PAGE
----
When you think about the future, do you see technology, space travel, groundbreaking science or Earth-stopping catastrophes? Shot in 1994 and set in the final two days of 1999, Kathryn Bigelow’s Strange Days imagines a (then very near) dystopian future in which the U.S.A. are ravaged by social inequality, racial injustice and drug addiction. So far, nothing too futuristic. But the drug of choice is virtual: a technological support through which humans are able to live the lives of others vicariously through a media player which connects directly into the wearer’s cerebral cortex and nervous system. When you ‘jack in’ to this player called SQUID you don’t just watch clips from somebody else’s real life - you physically, emotionally, neurologically inhabit another body, and experience everything that the person recording was experiencing. In the backstory of Strange Days, SQUID quickly becomes addictive, people seek more and more dangerous thrills so an appetite for snuff grows; SQUID is banned, it goes underground, and a black market is born.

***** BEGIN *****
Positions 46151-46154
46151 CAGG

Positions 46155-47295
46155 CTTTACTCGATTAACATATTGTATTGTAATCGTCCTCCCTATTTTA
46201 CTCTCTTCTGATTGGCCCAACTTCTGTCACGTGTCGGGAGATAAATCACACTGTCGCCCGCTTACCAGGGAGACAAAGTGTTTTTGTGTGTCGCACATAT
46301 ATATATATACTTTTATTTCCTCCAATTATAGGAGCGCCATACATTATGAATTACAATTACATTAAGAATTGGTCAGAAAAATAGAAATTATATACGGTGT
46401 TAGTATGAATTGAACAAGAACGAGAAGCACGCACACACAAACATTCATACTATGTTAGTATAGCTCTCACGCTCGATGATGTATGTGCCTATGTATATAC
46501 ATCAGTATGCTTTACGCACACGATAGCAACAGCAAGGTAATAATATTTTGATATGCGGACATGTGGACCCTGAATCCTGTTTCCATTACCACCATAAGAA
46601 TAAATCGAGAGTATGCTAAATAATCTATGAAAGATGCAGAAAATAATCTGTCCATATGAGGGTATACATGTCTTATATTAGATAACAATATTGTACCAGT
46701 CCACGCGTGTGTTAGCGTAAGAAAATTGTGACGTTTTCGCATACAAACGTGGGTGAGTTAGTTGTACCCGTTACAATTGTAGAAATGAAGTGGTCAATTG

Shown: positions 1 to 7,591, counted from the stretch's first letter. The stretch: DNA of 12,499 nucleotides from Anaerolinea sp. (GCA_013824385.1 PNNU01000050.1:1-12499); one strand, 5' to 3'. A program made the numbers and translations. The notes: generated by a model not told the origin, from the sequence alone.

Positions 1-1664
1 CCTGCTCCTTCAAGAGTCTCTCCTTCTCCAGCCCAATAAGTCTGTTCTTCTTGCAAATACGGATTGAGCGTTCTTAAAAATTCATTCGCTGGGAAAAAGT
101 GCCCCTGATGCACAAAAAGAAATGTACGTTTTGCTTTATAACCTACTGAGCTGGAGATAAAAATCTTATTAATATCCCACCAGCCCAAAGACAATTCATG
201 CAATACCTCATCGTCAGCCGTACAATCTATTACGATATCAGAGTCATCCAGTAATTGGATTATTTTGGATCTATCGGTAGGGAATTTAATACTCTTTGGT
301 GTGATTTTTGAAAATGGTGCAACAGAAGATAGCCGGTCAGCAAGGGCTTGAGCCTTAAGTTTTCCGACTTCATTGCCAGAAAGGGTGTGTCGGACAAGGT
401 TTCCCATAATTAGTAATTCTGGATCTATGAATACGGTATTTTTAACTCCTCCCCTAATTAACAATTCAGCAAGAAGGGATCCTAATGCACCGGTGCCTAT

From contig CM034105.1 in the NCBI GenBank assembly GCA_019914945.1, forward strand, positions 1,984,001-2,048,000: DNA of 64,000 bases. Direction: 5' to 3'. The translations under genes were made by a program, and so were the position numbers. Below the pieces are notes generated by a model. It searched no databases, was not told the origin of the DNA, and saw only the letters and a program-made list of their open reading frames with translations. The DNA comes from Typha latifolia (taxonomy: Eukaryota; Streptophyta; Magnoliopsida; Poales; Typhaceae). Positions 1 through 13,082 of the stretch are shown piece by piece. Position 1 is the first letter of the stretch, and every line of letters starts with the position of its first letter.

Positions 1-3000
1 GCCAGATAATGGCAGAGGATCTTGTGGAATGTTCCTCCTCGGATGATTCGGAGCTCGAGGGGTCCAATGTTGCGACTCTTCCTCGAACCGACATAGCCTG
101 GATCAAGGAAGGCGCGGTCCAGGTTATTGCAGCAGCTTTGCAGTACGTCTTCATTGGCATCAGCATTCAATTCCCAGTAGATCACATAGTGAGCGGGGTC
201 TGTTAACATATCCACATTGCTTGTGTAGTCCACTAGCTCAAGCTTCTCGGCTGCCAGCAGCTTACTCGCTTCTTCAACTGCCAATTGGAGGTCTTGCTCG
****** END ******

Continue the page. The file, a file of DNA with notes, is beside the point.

True, the technology on which this concept is predicated looks, today, pretty ludicrous. SQUID is essentially a minidisc player (remember the minidisc? A short-lived apostrophe between the decline of the CD and the rise of the mp3) with a cephalopodic hair net that connects electrodes to the player’s head, like a sort of shock treatment helmet from a 1950s B-movie. But look at it carefully and you’ll find that SQUID actually looks a lot like Google glasses, exoskeleton suits, and new generation VR players, plus Facebook Memories and Periscope software all mashed together - not so absurd now, right? We have all the technology in place to integrate our own experiences with external reality and subjectivities, and our unprecedented access into other people’s profiles means we are closer than ever to vicarious experience - with all the thrills, heart-ache, jealousy and human emotions that this entails.